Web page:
At the session on Tuesday, we delved deeper into various modes of training.
We began with Margi and Erika providing a fresh perspective on our Alexander work, focusing on the concept of “direction.” How do we direct our bodies without actually engaging muscles or trying to “place” or “arrange” our bodies in to what we believe to be true alignment? The answer is deeper body awareness and more complete body mapping. So we turned to images of the human skeleton to try to understand how our bones fit together to carry weight. As an example, we also looked at the skeleton of an alligator.
The alligator: a creature that appears to be all spine. From the images Erika brought to class we noticed how the alligator’s arms and legs extend easily from the spine and that when they lie on their bellies, their limbs rest comfortably “at their sides.” Our arms and legs essentially fall to the sides of our bodies as well, but we want to keep looking for that energy that keeps them from pinching down of hanging as dead weight.
Using the print outs of human skeletons as a visual reference, we talked about how the red wave and blue wave can help us visualize “direction” in the body. The blue wave travels UP the spine, allowing the spine and neck and head to travel forward and up on an easy current of energy. The red wave pours down the body simultaneously. We can allow this energy to pour down through our arms and legs and ground us. This idea- that not all energy must travel up up up when working on Alexander Technique- was described with the image of a fountain. As the energy travels up from the ground into the pelvis, it spills over like water in a fountain and moves back down the legs in a circular flow of energy that deeply connects us to the earth. The same thing happens at the sternum. As the energy travels up through the torso, it shoots out from the sternum to the collar bone to the shoulders and then down the arms, allowing them to hang freely without unnecessary and tension-inducing lift.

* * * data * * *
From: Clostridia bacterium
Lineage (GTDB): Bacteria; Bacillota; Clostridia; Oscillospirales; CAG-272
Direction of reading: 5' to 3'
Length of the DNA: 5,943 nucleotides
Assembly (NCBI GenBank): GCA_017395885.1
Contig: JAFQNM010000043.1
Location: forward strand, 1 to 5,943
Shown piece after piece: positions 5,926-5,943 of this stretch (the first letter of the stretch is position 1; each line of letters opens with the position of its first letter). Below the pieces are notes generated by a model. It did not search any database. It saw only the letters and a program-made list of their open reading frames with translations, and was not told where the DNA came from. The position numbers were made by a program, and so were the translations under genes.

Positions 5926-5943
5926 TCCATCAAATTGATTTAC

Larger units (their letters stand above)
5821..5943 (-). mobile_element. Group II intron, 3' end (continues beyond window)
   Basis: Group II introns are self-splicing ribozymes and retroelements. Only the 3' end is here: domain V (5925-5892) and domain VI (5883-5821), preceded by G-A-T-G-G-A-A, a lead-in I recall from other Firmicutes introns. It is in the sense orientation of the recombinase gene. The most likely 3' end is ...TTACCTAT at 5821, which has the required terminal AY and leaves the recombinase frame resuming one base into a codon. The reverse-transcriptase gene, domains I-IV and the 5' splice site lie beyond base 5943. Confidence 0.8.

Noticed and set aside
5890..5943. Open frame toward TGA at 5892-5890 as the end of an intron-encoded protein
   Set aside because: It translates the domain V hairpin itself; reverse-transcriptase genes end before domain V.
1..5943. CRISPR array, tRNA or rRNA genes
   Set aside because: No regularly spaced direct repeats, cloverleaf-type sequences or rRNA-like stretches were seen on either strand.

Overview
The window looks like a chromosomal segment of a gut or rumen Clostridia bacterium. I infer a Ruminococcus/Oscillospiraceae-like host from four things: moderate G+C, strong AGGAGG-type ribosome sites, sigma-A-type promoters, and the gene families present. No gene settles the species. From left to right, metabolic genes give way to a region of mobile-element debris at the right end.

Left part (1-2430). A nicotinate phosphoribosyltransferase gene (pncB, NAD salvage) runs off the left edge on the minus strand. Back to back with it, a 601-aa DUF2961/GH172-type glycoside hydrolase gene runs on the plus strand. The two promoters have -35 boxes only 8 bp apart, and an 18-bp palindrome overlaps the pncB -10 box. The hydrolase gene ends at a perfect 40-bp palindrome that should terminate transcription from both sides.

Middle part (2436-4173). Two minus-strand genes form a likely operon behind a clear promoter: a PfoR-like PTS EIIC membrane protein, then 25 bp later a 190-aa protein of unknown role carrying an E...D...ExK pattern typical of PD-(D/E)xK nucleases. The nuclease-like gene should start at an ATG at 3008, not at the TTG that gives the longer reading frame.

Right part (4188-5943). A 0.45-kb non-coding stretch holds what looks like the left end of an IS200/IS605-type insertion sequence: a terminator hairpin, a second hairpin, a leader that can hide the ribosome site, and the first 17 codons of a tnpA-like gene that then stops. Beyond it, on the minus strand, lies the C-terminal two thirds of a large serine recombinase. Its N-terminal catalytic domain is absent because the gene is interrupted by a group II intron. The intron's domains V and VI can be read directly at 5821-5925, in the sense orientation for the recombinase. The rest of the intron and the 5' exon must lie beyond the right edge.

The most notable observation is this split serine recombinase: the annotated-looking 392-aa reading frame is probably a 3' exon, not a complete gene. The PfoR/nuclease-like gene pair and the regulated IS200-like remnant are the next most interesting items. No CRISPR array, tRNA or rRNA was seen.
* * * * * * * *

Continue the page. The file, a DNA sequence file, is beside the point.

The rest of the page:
Thus, the arms, we decided, begin at the sternum. And the legs begin at the meeting of the coccyx and ilium. Thinking of the limbs this way allows them to easily plug into the energy moving up the spine and carry that energy out and down. It also allows our limbs to connect more to the core of our physical and spiritual body, carrying that internal energy outward in movement and gesture.
We talked about re-connecting to our reptilian brains at the base of the skull. When this primal mechanism is triggered in a fight or flight response, we are granted full freedom of movement- tension free and without conscious thought.
After all this investigation, we tackled an exercise designed to coax out the sensation of having the arms traveling out and down from the sternum. We began standing behind a chair. We moved easily into a relaxed monkey pose and brought our hanging arms to rest on chair back. We then applied light pressure to the chair, attempting to pull it into two pieces, essentially moving our hands apart from each other while keeping them gripped on to the chair back. This light engagement helped us to open up the back body and feel the arms rooted deeply in the sternum.
After Alexander is was time for some extensive Viewpoints training with Erika. We dove right in as a full group, working on filling the space with our moving bodies while keying up our kinesthetic listening. We traveled through the windows created by two bodies passing, peeled off and changed directions when passing close to another ensemble member, and played with tempo and stillness. After a while, Erika exhorted us to “turn up your listening from a 7 to an 11.” For the last several minutes of the full group session, we were much more tuned in to the energy being passed around the room. I felt much more plugged in and it was a pleasure to turn my conscious, decision-making mind off entirely and let impulses arise from the group.
We then worked in groups of six- six ensemble members up on the grid and six sitting and acting as “audience.” Both groups created some very memorable pictures and moments.
Finally, it was time to work on “propositions” from LIFE IS A DREAM. The propositions were developed for 10 minutes and then shared with the group. We saw scenes from the opening of the play, the moment when Sigismund first sees Rosaura as a woman, the first meeting of Astolfo and Estrella, Basilio’s tortured decision over his cursed son, and the “locket moment.” Each proposition made strong use of special awareness and stage picture, obviously drawing on the Viewpoints work. Each proposition was expressive and readable. For myself, I am excited to work on going deeper into the psychology of a moment, possibly obscuring its meaning and readability, for the sake of a deeper connection to the material. That will be my goal in upcoming proposition work.
In all, an energetic and creative and enlightening session.